“So I sat and passed part two of the 11-plus at Great Barr Comp itself – a school which was otherwise just outside my ‘catchment area’. Prior to sitting the exam, we were given a tour of the school which was mind-blowing as I’d never seen anything like it before!

“I started in September 1958 in class 1.2 with Pat Tullet as my Form Teacher. All the pupils were assigned a House. Mine was Priestly. The other Houses were Boulton, Fry and Nightingale. The curriculum was varied, and for the first time I had to listen to the teacher and write down what she said or copy it from the blackboard.

“Once I moved to the second year we were put in a form and a ‘set’ for various subjects. Internal exams in all subjects were taken three times a year. This meant every pupil had a bespoke timetable of lessons depending on ability. My interest was science which was so well catered for – eleven specialist laboratories!

“Very special about the school was the after-school activities.  I joined the Photographic Club, Film Club, History Society, Rambling Club and Visual Aids Society. This meant staying on at school until about 9:30 every evening. We were allowed two hours to do our homework in one of the science laboratories, which suited me. I was also in the Cross Country Running Team and ran for the school at weekends. Luckily there was a disused quarry across the road from the Comp used for cross country running practice. The Rambling Club took place each month on a Sunday and we were only allowed to ramble if we had the proper equipment.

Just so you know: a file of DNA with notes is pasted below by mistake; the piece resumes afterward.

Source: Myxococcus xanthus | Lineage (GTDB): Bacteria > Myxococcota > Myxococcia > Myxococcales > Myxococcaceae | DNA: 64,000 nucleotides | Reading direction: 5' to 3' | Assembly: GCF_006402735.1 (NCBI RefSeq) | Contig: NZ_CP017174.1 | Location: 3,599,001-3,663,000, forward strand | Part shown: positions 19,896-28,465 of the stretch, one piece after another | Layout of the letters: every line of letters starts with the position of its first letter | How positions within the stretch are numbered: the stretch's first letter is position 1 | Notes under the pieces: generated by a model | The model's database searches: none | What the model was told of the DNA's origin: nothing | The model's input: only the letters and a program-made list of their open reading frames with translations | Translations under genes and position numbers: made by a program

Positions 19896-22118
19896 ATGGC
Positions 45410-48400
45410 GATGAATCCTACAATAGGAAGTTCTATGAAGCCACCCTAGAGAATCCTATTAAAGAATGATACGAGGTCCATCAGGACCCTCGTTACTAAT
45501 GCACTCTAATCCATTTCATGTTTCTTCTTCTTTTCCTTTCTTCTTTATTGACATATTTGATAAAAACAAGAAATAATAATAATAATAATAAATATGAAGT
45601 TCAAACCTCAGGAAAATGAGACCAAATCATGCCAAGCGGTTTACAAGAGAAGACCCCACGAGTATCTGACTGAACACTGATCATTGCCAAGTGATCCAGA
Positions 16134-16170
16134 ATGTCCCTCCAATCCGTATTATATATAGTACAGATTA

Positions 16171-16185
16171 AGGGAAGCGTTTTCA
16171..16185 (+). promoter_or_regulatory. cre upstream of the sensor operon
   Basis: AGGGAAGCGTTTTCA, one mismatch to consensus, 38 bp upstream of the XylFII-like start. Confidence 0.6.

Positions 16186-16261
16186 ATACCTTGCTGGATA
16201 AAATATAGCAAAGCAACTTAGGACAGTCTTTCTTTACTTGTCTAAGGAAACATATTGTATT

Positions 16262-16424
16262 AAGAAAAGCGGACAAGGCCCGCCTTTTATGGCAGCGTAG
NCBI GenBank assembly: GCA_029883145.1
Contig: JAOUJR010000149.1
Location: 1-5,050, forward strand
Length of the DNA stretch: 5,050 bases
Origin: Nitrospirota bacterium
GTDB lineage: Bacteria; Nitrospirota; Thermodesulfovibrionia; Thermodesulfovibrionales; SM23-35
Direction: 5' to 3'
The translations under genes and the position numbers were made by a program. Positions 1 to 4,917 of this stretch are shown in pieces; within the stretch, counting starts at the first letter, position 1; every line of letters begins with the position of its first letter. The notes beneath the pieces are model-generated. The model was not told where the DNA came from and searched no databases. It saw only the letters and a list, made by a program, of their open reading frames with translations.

“As one of three pupils recruited for the Visual Aids Society I was taught how to use and maintain the school’s projectors and to show films to the various clubs. We had an active Drama Department and we’d put on Gilbert and Sullivan Operas – giving me a lifelong love of their music and comedy.

“During the six-week holiday a group of boys would be taken Youth Hostelling in Britain and Switzerland. I was lucky enough to go on holidays to the Lake District, Devon and Cornwall.

“Two of the pupils at Great Barr Comp during my time are now world famous. Steve Winwood the musician and Martin Shaw the actor. All in all, it was a fantastic school. I hope today’s pupils appreciate what it offers and that it is still as good as when I was a pupil, back in the 1950s.”

** Great Barr Academy say they will be ‘welcoming students to its brand-new 6th Form Centre in September’.